B lood and Politics, Leonard Zeskind's history of the modern white-nationalist movement, took 15 years to write, but it couldn't have been published at a more relevant moment. This spring, at tax protests around the country, conservative groups feigned outrage when a leaked Department of Homeland Security memo claimed that right-wing nationalist movements would be a threat to the United States in the coming months. Many demonstrators at nationwide "tea party" protests on April 15 took offense, flashed signs proclaiming their new terrorist status, and announced that the DHS memo was the first step in a power-mad Democratic Party plot to silence Republicans. The tea-party angst turned out to be another Fox News manipulation: The memo mainly focused on white supremacists who, angered by the idea of an African-American man becoming president, would take extreme action against Americans out of sheer rage.
And of course those outraged Republicans didn't apologize when the DHS memo proved to accurately forecast the future. On June 10, 88-year-old white supremacist and Holocaust denier James von Brunn allegedly opened fire at the U.S. Holocaust Memorial Museum in Washington, D.C., killing an African-American security guard. Though not an act of terrorism on par with the Oklahoma City bombing, von Brunn's act strikes many experts as the kickoff event in what could be a long hot summer of white-supremacist and extreme-nationalist aggression.
Blood, a 645-page beast of a book, covers the white-nationalist movement from 1974, when it was at a particularly low ebb, to 2004, when the Republican Party had assimilated many white-nationalist talking points on hot-button issues like immigration and welfare. Like many important books, Blood isn't an easy read. In many ways, the white supremacists who Zeskind quotes believe in a sort of anti-God. They are obsessed with "the Jews" as an all-powerful force that controls the world. These Jews are imaginary despots who, like the evangelical God, are obsessed with the smallest detail of the lives of Aryan peoples. One supremacist maintained that abortion was a plot to rid the world of heterosexual Aryan babies: "Almost all abortion doctors are Jews. Abortion makes money for Jews. Almost all abortion nurses are lesbians. Abortion gives thrills to lesbians."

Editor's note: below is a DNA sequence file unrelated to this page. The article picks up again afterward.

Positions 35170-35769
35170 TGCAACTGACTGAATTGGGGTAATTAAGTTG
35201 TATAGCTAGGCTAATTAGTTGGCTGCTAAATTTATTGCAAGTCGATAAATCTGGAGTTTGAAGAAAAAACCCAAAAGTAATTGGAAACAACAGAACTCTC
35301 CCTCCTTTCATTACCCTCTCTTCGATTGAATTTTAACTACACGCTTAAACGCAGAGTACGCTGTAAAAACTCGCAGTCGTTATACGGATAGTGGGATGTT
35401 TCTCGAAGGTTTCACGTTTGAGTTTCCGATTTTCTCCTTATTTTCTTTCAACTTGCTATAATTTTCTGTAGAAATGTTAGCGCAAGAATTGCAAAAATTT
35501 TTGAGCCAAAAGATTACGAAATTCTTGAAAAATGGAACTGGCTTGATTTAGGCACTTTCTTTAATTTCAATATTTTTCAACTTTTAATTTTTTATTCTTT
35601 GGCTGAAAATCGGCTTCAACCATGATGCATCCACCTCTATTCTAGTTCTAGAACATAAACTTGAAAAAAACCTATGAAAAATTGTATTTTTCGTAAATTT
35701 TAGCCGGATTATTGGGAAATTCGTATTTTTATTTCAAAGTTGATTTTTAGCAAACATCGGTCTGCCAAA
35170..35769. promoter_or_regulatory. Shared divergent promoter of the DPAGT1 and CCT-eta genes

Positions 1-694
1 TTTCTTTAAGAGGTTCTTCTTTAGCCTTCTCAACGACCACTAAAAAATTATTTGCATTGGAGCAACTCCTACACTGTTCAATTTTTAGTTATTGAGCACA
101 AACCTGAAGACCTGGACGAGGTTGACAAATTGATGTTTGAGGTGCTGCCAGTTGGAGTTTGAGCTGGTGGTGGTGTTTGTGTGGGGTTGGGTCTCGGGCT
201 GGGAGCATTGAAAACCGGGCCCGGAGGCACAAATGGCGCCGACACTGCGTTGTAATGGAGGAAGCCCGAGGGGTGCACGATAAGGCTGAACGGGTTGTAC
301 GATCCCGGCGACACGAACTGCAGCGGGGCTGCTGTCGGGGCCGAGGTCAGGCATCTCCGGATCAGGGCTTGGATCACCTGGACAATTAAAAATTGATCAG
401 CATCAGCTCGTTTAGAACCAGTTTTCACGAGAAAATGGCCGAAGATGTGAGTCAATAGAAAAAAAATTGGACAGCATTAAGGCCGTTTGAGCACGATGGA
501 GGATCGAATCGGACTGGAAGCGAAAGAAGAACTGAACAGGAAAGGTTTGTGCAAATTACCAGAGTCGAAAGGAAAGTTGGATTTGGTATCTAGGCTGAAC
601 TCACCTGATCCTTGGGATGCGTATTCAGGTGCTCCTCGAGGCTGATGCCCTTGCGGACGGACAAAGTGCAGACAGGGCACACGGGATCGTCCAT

In 1984, a schism erupted in the movement when American Independent Party head William Shearer published a statement in a white-power newsletter that stated, "Both Jews and non-Jews can be found in the ranks of international bankers, pornographers, and usurious lenders, just as both Jews and non-Jews may be found among victimized borrowers, farmers, and crusaders for decency." This was too much for some to take: "A political party... will never remove our bondage, nor prevent our race's slaughter to gratify the blood lust of the eternal, destroying Jew," a dissenter wrote. Many nationalists have contrived a biblical mythology that involves God making imperfect nonwhite races out of mud as practice for the perfect Aryans, or imagines them as spawn created by Satan's rape of Eve in the Garden of Eden. Some are convinced that when the Bible mentions "Satan," that is code for "the Jew."
The only solution for most white nationalists is to create a separate white country. In the early 1980s, the movement relocated to Montana, Wyoming, Washington, Oregon, and Idaho to create the Northwest Republic, an all-white nation that would secede from the United States. Whidbey Island and Seattle, for a time, became hotbeds of nationalist terrorism—gunning down a prominent Jewish radio talk-show host and engaging in gun battles with FBI helicopters—which spread to nationwide assaults on Brinks trucks to fund massive real-estate land grabs. After the bombing in Oklahoma City, many still believed that terrorism, though "a nasty business," was a necessary "form of warfare" for that nationalist state, and even September 11 was a cause for celebration because it "lifted the lid on the 'Jewish Issue.'"
More shocking than the religion of white nationalism, though, are the very real connections between white supremacists and the Republican Party. Ronald Reagan, Zeskind wrote, "mastered the art of the racist innuendo," beckoning angry white voters who felt betrayed by the Democratic Party's push for civil rights into the GOP, where they remain to this day. David Duke taught conservatives to lace their speech with cues that would signal their true intent to racists—he lamented the "growing welfare underclass" and said that drug addiction was "worse than slavery." Pat Robertson would use Duke's vocabulary to nearly unseat incumbent President George H. W. Bush in the 1992 Republican primaries.
Blood is a sincere and disciplined history of a movement; though Zeskind obviously despises racism and anti-Semitism, he doesn't draw many conclusions. In a rare bit of analysis, he theorizes that the appearance of anti-Semites on a popular episode of Geraldo Rivera's talk show, in which a white supremacist broke Rivera's nose, did more to promote and recruit for the white-supremacist movement than almost anything in the last 30 years. And he suggests that as the memory of World War II fades to secondhand sources, white nationalism will no longer necessarily carry the stigma of Nazism for the public at large. If, as Homeland Security predicted, agitated white-nationalist activity does increase even more in the immediate future, Blood and Politics could provide a useful plan for extinguishing the flames to come.